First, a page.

HOMILY FOR TUESDAY OF THE 2ND WEEK OF ADVENT. (2)







HOMILY FOR TUESDAY OF THE 2ND WEEK OF ADVENT.

THEME: WITH GOD, NOTHING IS LOST.

BY: Fr. Karabari Paul.

 

‘So it is not the will of my Father who is in heaven that one of these little ones should perish.’

The parable of the Lost Sheep (Matt 18:12-14) is one of the best parables that explain the God-man relationship. We can’t exhaust our reflection on it.Well, the point of the parable is obvious. The parable hits home in a number of unexpected ways. Specifically, what does this parable say about the nature of God; what does it say about us; and what does it say about our relationship with each other?

First, the parable strikes at the heart of our value system and confronts us with the magnitude of God’s infinite mercy, forgiveness and love. Listen once more. Jesus placed a huge value on relationship with God.

The Bible uses different metaphors to highlight the kind of relationship God desires to have with people. God is a Father and He wants us to be His children. This metaphor illustrates God’s care and regard for us as communal beings. God wants a family and we need a family. The parable teaches that even when one person is missing from God’s family it is extremely important to Him.

All kinds of people wanted to hear Jesus. His audience had a noticeable faction-the tax collectors and ”sinners”, Pharisees and religious folks; the riffraff; fallen women. The Pharisee’s problem with Jesus was: ”Why are the dregs of society and irreligious people attracted to You and You are welcoming of them?” The flawed thinking of the Pharisees was: Unholy people are not attracted to people who are truly holy. And, holy people do not engage socially with unholy people. Jesus then cannot be holy. He must be a fraud! This judgmental thoughts are still common among us.

The reason for this parable was a singular one: Jesus wanted to explain to His critics why ”the dregs of society” and the irreligious were attracted to Him and He welcomed them.

So often, we give up too easily. When others fall through the cracks, we are quick to write people off: “You can’t win them all.”. Not so in the Kingdom of God. The kingdom of God is like a good shepherd who has a flock of a hundred sheep who, losing just one of them, will leave the others and go after the one that is lost until he finds it and brings it back to the fold. With God, nothing is lost. That is the first point, and the second is this: With God, we live in community with each other, so that to talk about being lost is really to talk about being separated from each other. In other words, the sheep was lost because it was part of the flock to begin with.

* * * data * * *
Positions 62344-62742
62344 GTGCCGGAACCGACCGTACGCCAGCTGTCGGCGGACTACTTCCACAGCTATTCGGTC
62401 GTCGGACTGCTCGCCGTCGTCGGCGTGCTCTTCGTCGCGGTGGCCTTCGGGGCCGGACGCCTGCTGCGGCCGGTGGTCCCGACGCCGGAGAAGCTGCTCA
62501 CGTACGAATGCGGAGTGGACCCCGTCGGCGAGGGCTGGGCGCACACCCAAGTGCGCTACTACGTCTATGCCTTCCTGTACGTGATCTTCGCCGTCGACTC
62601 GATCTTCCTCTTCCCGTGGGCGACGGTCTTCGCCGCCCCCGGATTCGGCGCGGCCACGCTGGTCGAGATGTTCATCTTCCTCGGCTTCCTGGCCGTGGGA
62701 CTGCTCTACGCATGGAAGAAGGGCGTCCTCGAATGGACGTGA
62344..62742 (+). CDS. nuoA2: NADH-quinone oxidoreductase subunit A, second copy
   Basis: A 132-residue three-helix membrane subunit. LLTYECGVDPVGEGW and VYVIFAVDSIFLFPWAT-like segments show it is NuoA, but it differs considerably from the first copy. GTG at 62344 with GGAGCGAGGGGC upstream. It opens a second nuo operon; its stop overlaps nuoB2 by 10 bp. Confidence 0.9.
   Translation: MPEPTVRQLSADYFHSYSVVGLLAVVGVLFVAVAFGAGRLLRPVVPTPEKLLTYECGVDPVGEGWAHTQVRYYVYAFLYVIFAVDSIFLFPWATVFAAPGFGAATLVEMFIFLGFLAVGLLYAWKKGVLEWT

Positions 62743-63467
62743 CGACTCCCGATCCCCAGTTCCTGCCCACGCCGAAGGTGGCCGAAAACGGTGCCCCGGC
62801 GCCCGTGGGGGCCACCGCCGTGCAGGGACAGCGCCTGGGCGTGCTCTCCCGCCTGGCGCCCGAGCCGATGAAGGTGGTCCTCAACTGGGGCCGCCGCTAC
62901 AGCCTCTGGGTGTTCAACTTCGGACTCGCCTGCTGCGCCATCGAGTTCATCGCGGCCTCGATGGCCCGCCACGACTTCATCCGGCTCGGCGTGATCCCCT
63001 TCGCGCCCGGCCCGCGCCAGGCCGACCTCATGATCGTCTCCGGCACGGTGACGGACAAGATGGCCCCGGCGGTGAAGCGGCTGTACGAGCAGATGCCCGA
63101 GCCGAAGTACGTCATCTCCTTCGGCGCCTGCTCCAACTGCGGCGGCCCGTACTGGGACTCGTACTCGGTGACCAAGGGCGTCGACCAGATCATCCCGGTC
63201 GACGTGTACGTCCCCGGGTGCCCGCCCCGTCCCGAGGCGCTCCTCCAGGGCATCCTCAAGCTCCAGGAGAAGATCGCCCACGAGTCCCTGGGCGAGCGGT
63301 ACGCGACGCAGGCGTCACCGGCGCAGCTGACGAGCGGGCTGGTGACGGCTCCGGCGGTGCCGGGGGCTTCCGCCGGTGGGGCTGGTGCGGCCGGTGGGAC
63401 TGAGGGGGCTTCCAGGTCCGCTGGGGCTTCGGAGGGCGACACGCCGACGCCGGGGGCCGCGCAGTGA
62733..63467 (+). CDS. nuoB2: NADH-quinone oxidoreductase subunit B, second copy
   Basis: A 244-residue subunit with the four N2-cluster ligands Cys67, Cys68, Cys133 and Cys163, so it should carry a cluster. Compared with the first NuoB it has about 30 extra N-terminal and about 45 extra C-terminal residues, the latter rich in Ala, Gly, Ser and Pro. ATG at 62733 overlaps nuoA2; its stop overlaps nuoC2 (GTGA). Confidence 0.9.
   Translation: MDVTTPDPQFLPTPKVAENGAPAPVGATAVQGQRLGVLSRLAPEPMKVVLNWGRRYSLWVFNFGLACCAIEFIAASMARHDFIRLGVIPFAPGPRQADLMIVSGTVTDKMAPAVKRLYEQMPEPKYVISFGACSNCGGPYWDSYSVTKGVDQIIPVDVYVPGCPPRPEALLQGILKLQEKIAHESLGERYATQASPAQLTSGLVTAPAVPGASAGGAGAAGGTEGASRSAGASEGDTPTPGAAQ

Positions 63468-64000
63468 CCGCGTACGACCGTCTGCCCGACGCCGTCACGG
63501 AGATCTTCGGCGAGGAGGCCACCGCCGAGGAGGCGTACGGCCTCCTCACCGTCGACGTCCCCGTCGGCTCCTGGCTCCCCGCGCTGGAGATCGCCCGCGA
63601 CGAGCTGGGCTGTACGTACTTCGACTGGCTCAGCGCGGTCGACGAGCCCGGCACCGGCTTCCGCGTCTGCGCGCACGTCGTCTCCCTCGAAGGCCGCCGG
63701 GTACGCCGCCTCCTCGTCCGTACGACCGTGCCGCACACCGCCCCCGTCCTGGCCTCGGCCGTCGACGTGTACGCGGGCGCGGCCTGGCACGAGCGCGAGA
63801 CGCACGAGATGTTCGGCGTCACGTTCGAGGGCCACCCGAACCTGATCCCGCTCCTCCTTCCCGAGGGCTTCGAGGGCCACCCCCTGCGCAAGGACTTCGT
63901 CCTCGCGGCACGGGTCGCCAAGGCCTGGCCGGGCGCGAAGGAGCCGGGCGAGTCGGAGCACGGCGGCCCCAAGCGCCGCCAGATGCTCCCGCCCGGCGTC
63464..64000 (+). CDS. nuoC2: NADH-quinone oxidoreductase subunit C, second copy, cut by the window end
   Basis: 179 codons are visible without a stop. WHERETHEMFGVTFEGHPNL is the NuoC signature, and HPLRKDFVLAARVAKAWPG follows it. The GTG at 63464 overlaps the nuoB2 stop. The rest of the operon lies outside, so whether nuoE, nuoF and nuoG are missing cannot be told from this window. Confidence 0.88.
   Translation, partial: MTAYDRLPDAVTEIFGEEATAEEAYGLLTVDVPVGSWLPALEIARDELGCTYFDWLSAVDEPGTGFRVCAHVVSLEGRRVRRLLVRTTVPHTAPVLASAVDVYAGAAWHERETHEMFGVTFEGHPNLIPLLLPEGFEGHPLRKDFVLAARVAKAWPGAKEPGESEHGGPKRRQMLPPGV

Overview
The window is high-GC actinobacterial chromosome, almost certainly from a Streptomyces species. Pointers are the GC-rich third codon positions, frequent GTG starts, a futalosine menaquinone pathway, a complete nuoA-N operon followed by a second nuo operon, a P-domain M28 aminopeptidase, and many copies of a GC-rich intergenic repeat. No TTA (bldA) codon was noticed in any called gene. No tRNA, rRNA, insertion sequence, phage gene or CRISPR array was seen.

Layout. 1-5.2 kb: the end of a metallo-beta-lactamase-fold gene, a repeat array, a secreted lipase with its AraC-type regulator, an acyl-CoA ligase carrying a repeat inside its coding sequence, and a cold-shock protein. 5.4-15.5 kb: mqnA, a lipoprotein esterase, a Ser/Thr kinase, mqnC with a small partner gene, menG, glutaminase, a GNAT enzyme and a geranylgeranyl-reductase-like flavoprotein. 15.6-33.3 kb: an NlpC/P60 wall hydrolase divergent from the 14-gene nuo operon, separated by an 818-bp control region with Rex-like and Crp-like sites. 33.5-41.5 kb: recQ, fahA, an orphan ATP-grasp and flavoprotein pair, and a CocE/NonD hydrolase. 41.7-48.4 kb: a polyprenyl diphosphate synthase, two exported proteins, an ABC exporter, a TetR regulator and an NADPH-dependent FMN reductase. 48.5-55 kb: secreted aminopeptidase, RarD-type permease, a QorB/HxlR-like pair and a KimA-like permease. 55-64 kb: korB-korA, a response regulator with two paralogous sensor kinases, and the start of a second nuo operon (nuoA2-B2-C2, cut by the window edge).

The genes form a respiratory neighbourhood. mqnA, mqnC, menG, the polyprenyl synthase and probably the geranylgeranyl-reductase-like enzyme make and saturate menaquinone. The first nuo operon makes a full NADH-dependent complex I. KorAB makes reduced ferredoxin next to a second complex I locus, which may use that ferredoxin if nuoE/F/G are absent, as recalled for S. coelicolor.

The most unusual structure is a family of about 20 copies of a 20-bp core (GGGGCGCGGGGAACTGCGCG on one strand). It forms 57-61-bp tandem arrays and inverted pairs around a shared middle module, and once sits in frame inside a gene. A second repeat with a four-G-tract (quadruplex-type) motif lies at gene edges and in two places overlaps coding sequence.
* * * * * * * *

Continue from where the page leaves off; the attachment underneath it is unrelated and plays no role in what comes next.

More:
The very fact that it belonged to the flock led to the fact that, when the shepherd counted heads, it was obvious one was missing. Being lost has to do with our connection to each other. We are interrelated. So that to talk about one who is lost is, at the same time, to talk about the effect one who is lost has on the others. Like the man who said, in the wake of his wife’s death, “It’s not only that I have lost her, but that I am lost without her.” This is a correlation I have come to appreciate more and more over the years: The more intimately we are connected to another person, the more we agonize when we are separated; the less we are connected, the less we are affected.

RELATED: HOMILY FOR TUESDAY OF THE 2ND WEEK OF ADVENT

This is the essence of the Kingdom of God; we are family, that is, brothers and sisters in Christ, joined by our common allegiance to Him. And because we belong to the body of Christ, when only one is missing, something about us is missing, as well.

We are lost people in different ways. Some are lost due to fear. Some are lost due to hurt, injury and pain. Some are lost due to an incorrect image of God. But the common denominator among lost people is that they need help to be found. Note: A stray sheep usually lies down helplessly, and will not move, stand up or run. It becomes immobile.
We must be eager to face the challenge of searching for lost ones among us. We all need to be found. We are all valuable no matter what the society says! Let us look around to identify and engage our lost friends and relatives.
The search must include people we know; co-workers, neighbours, and friends-in our search radius.
We have to talk to people who we want to know-people we meet in our daily business and social circles. If we make heaven alone, heaven will be boring. God’s desire is all-inclusive. GOD IS STILL ON THE THRONE. May God bless us all, May His grace never fail us, and May His protection be assured in our lives through Christ Our Lord Amen. Good morning.

 

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